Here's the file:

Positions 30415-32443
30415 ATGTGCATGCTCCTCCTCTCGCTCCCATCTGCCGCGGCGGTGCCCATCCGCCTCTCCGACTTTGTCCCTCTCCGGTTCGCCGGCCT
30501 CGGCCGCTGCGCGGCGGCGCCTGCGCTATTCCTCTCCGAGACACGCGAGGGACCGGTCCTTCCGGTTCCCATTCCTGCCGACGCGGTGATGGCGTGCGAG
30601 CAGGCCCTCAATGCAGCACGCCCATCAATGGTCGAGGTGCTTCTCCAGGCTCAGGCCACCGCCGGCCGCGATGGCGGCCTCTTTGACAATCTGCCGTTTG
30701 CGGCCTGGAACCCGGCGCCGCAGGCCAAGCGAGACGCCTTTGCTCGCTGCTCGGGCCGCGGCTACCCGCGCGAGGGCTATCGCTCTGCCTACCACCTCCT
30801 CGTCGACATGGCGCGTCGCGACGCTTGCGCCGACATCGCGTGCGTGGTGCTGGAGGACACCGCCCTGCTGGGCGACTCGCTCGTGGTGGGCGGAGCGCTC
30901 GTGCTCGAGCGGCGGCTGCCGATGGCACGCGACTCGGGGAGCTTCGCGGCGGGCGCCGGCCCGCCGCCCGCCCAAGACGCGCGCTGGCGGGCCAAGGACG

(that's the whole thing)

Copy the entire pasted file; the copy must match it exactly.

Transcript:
Positions 30415-32443
30415 ATGTGCATGCTCCTCCTCTCGCTCCCATCTGCCGCGGCGGTGCCCATCCGCCTCTCCGACTTTGTCCCTCTCCGGTTCGCCGGCCT
30501 CGGCCGCTGCGCGGCGGCGCCTGCGCTATTCCTCTCCGAGACACGCGAGGGACCGGTCCTTCCGGTTCCCATTCCTGCCGACGCGGTGATGGCGTGCGAG
30601 CAGGCCCTCAATGCAGCACGCCCATCAATGGTCGAGGTGCTTCTCCAGGCTCAGGCCACCGCCGGCCGCGATGGCGGCCTCTTTGACAATCTGCCGTTTG
30701 CGGCCTGGAACCCGGCGCCGCAGGCCAAGCGAGACGCCTTTGCTCGCTGCTCGGGCCGCGGCTACCCGCGCGAGGGCTATCGCTCTGCCTACCACCTCCT
30801 CGTCGACATGGCGCGTCGCGACGCTTGCGCCGACATCGCGTGCGTGGTGCTGGAGGACACCGCCCTGCTGGGCGACTCGCTCGTGGTGGGCGGAGCGCTC
30901 GTGCTCGAGCGGCGGCTGCCGATGGCACGCGACTCGGGGAGCTTCGCGGCGGGCGCCGGCCCGCCGCCCGCCCAAGACGCGCGCTGGCGGGCCAAGGACG